Yeah thats a good point. Although sometimes I have to be careful when listening to other work. So often i’ll find myself writing to similar to the piece i was listening for inspiration.

Do any of you do this for a living? I work and have just joined as more of a hobby/way to get my music out. I’m sure people that depend on their music to make a living have a different opinion on motivation.

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Alinore says

I just like music and different sounds. I think I could create music all day long. Usually different sounds inspire me but it all very much depends on my mood as well. I don’t do this for a living yet but would certainly very much like to, I hope I will someday :) By the way, great cartoon track you got there.

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TheRedGiant says

Sales don’t inspire me at all (because I don’t have any, LOL !).

It’s usually a film, or some story. Photos too. Like, right now I’m making this dark electronic thing that was totally inspired by images of Tokyo City at night.

Those kinds of visuals inspire me to make the cinematic kind of stuff.

Other kinds of music (rock-ish stuff, etc) are usually a result of me humming or silently thinking about note changes and eventually coming up with a melody/riff that I like. And the criteria is: if I don’t feel the need to violently stop everything else I’m doing to go and write the melody down (or record a crappy vocalization of it on my phone’s recorder, etc), then it’s not good enough and I just let it vanish from my memory.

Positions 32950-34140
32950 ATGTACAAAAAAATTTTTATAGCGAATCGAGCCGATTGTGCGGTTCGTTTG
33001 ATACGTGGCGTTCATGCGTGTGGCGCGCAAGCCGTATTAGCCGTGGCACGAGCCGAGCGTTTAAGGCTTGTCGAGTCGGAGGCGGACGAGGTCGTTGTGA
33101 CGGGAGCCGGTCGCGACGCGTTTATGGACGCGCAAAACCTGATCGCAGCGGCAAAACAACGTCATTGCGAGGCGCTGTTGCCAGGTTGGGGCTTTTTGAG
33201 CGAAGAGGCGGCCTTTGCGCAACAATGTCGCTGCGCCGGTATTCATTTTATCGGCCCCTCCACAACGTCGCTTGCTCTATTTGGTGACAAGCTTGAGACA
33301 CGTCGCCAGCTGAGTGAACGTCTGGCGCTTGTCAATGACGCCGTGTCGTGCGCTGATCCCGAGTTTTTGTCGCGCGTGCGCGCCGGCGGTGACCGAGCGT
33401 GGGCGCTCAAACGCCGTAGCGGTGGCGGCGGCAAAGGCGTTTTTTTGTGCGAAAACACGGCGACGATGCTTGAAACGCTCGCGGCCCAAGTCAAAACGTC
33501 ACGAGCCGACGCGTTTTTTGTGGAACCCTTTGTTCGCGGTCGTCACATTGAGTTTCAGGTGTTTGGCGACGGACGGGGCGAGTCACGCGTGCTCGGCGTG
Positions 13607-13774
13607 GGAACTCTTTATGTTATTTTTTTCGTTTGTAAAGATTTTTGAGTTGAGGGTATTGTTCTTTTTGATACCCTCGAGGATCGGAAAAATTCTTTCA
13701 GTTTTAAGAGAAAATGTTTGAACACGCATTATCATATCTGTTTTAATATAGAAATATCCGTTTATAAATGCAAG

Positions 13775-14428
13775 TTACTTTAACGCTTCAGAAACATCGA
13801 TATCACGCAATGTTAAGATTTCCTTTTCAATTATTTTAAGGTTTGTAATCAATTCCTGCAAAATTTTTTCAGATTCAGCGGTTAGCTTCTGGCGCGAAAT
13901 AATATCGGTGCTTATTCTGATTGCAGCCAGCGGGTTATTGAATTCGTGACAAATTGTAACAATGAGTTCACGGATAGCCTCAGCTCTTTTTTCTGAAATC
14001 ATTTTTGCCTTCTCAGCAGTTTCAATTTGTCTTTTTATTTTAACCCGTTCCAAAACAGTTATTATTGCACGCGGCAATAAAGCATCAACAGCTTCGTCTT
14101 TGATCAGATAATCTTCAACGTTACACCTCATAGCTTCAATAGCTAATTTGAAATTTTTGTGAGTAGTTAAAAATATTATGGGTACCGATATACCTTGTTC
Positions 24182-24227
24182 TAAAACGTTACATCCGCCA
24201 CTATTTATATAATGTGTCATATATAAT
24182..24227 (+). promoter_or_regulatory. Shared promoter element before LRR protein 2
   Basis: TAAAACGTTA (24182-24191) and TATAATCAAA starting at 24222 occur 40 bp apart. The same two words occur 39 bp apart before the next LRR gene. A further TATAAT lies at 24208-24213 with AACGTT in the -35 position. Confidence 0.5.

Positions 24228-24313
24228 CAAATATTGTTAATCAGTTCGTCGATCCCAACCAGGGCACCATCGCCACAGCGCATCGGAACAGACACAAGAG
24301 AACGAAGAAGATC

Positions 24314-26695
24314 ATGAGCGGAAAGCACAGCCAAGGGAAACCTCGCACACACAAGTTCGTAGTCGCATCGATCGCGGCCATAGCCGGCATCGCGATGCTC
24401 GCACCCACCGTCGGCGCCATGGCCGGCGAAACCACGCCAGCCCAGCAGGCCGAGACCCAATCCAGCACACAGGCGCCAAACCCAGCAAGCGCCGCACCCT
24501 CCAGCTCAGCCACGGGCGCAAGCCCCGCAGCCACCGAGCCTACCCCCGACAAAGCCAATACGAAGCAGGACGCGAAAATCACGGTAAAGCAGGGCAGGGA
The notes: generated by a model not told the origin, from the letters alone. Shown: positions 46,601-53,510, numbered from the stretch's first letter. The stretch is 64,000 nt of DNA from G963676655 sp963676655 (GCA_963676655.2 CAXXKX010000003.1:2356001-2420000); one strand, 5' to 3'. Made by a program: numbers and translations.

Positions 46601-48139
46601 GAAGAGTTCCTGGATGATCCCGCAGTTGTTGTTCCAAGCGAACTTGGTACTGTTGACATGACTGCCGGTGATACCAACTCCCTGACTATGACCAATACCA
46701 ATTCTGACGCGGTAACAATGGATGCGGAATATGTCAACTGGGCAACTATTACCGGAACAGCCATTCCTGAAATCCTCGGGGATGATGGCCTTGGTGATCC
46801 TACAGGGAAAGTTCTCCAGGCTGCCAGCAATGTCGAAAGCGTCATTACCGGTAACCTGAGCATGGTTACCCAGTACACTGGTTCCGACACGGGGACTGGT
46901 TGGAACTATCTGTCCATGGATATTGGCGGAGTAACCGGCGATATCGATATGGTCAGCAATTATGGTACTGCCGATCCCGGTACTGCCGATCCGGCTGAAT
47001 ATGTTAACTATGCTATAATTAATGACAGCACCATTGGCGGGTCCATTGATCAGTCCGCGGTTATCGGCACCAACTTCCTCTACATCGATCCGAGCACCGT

And of course, there’s also the good ol’ Sitting-Lazily-With-My-Unplugged-Electric-Guitar-Watching-TV-and-Accidentally-Playing-a-Cool-Riff-and-Then-Running-to-the-Computer-and-Spending-the-Next-48-Hours-Recording-the-Thing-Without-Sleep-or-Food-and-Almost-Dying-in-the-Process technique. :D

For some reason, I cannot listen to other people’s music when I’m in a creative mood. It absolutely kills my creative flow. I get too involved and sucked into music whenever I listen to it so it’s really distracting for me to listen to other people’s stuff when I’m composing.

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PatrickAThompson says

What a great post!

I’m half and half… I keep an eye on what’s selling and will shoot at that style-du-jour.

Sometimes, I get an idea in my head and start playing… eventually, I’ve got an entire track.

This is all, of course, in between my actual scoring gigs… so, most of it boils down to letting off creative steam and being able to compose – unbridled by timing and sync points. :) I frequently write in opposition to any scoring I’m working on…

For example… if I’m writing a dark, sorrowful cue for a film, I’ll take a few hours break and write something lively and joyful for AJ…. I don’t know about you guys, but this helps me balance myself emotionally – because I tend to get really drawn into the music when I’m writing.

Let’s keep this going!!